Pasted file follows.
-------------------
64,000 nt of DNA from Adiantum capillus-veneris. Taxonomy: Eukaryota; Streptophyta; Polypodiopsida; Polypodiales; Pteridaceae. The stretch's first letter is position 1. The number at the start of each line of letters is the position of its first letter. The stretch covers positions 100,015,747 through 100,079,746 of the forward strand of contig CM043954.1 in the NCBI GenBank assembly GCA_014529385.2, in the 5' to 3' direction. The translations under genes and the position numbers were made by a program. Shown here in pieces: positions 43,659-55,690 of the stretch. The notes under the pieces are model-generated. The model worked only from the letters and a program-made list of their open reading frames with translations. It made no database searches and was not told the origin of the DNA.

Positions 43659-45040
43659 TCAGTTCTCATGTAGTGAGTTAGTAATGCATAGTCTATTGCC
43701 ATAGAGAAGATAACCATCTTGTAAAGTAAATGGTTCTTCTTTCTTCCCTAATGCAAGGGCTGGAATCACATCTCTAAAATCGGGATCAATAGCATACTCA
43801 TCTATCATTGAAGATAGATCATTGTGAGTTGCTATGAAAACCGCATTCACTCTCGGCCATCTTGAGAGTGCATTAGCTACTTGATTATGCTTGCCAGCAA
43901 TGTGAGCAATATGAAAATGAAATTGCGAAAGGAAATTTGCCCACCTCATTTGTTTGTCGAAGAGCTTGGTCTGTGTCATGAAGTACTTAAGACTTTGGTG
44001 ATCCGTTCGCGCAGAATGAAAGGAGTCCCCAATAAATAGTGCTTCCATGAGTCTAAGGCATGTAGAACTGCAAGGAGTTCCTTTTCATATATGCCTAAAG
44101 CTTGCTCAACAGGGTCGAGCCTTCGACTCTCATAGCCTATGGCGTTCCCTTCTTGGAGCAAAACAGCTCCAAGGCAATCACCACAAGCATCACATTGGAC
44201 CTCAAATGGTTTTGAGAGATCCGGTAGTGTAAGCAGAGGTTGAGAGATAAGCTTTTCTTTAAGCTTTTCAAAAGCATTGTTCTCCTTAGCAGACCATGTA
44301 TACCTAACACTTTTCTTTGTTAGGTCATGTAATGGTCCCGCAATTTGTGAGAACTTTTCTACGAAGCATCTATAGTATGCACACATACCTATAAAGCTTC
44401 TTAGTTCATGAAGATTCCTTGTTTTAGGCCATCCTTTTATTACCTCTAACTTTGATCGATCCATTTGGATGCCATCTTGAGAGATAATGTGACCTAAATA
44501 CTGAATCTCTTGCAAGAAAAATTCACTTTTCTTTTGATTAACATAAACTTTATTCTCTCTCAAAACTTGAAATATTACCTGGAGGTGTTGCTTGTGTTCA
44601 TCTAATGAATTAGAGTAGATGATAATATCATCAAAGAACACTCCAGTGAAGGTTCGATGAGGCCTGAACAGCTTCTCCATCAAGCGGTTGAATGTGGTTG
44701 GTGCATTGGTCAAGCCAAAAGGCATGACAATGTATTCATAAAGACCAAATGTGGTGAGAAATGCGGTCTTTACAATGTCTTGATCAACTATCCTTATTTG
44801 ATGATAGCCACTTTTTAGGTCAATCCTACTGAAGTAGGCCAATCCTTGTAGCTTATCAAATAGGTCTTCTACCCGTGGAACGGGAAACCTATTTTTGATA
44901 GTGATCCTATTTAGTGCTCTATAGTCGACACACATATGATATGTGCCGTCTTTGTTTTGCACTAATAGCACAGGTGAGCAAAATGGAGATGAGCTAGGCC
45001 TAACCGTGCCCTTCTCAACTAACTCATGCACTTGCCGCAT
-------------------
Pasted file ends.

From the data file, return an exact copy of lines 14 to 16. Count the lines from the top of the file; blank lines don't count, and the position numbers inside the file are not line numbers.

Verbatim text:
44701 GTGCATTGGTCAAGCCAAAAGGCATGACAATGTATTCATAAAGACCAAATGTGGTGAGAAATGCGGTCTTTACAATGTCTTGATCAACTATCCTTATTTG
44801 ATGATAGCCACTTTTTAGGTCAATCCTACTGAAGTAGGCCAATCCTTGTAGCTTATCAAATAGGTCTTCTACCCGTGGAACGGGAAACCTATTTTTGATA
44901 GTGATCCTATTTAGTGCTCTATAGTCGACACACATATGATATGTGCCGTCTTTGTTTTGCACTAATAGCACAGGTGAGCAAAATGGAGATGAGCTAGGCC